This offering comes to us from the Koke village’s washing station, located in the Karcha district of Ethiopia’s Guji region. The washing station has about 500 farmers that are registered to delivery cherry throughout the harvest season. The average farm size is between 1-4 hectares and many farmers opt to plant supplemental cabbage beneath their coffee trees. As for processing, cherries are typically sorted and float to remove unwanted and underipe coffee. They are then pulped, the coffee is fermented and washed for an average period of 36-48 hours before it is placed on raised beds to dry for an average period of 10 days.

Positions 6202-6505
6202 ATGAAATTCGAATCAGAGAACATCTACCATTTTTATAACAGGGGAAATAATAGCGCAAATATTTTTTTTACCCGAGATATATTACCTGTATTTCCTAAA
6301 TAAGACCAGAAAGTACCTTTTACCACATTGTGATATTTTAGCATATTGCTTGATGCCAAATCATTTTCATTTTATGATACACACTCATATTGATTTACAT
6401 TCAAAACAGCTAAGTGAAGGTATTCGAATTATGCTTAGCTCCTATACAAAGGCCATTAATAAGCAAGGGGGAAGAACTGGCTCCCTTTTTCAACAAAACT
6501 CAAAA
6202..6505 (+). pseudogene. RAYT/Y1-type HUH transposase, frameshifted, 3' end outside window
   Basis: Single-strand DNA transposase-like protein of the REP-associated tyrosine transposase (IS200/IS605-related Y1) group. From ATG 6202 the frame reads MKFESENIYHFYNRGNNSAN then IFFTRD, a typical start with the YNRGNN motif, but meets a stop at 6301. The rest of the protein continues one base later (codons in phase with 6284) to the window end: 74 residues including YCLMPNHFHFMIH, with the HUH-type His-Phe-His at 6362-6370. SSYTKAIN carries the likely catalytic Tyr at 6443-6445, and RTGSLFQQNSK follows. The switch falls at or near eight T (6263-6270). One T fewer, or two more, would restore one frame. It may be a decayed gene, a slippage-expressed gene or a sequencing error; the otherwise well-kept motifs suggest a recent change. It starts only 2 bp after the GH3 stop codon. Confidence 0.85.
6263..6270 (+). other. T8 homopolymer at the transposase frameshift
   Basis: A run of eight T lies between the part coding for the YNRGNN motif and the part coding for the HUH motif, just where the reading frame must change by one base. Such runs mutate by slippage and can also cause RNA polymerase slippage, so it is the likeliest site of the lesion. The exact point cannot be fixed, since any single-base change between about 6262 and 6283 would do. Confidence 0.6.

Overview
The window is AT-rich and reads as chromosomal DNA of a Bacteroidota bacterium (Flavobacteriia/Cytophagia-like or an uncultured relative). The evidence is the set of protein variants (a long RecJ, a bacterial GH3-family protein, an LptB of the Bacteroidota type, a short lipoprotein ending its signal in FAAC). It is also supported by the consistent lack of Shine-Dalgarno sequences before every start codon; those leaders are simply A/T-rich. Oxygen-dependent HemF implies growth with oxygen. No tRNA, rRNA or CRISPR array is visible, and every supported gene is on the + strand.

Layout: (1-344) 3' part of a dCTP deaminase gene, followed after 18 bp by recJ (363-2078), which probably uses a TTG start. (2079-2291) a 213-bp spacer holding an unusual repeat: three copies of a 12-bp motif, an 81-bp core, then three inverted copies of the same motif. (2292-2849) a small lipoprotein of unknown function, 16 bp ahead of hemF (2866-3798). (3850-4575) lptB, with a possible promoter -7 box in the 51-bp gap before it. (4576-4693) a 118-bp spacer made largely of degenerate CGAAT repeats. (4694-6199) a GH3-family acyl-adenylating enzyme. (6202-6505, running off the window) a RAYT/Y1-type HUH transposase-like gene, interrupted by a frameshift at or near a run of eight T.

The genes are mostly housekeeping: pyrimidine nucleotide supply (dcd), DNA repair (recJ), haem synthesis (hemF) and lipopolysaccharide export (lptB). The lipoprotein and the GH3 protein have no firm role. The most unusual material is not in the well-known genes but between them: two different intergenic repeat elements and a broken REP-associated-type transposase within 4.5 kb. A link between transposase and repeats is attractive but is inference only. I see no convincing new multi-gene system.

Aside from its near-legendary status as the "birthplace" of Arabica coffee, there is much to love about Ethiopia as a producing nation, including but not limited to the incredible diversity of flavor and character that exists among microregions, specifically within the southwestern Gedeo Zone of Yirgacheffe within the region of Sidama -- areas whose names alone conjure thoughts of the finest coffees in the world. Coffee was literally made to thrive in the lush environment Yirgacheffe’s forests provide, developing nuanced floral characteristics, articulate sweetness and sparkling acidity. However, coffee has also adapted to the more arid climate of Harrar, in the northeast of the country; the varieties planted there have historically had more chocolatey, rich undertones. Processing, of course, also plays a significant part in what makes Ethiopian coffees distinct -- both distinctly Ethiopian, as well as distinct from one another, washed or natural. One of the other things that make Ethiopia distinct as a growing country is the complexity involved in the coffee market there, and the myriad systems and customs that ensure there's never a dull moment in sourcing the best lots, whether they are from individual farms, co-operatives or grower groups, or from the Ethiopian Commodity Exchange (ECX), a market institution founded in 2008 in attempt to protect small farmers from various risks and market forces that threaten the profitability of their harvest. Cafe Imports is proud to offer a variety of Ethiopian coffees -- an inventory not simply diverse in flavor, but that also represents the various relationships and buying practices that exist within coffee's native region.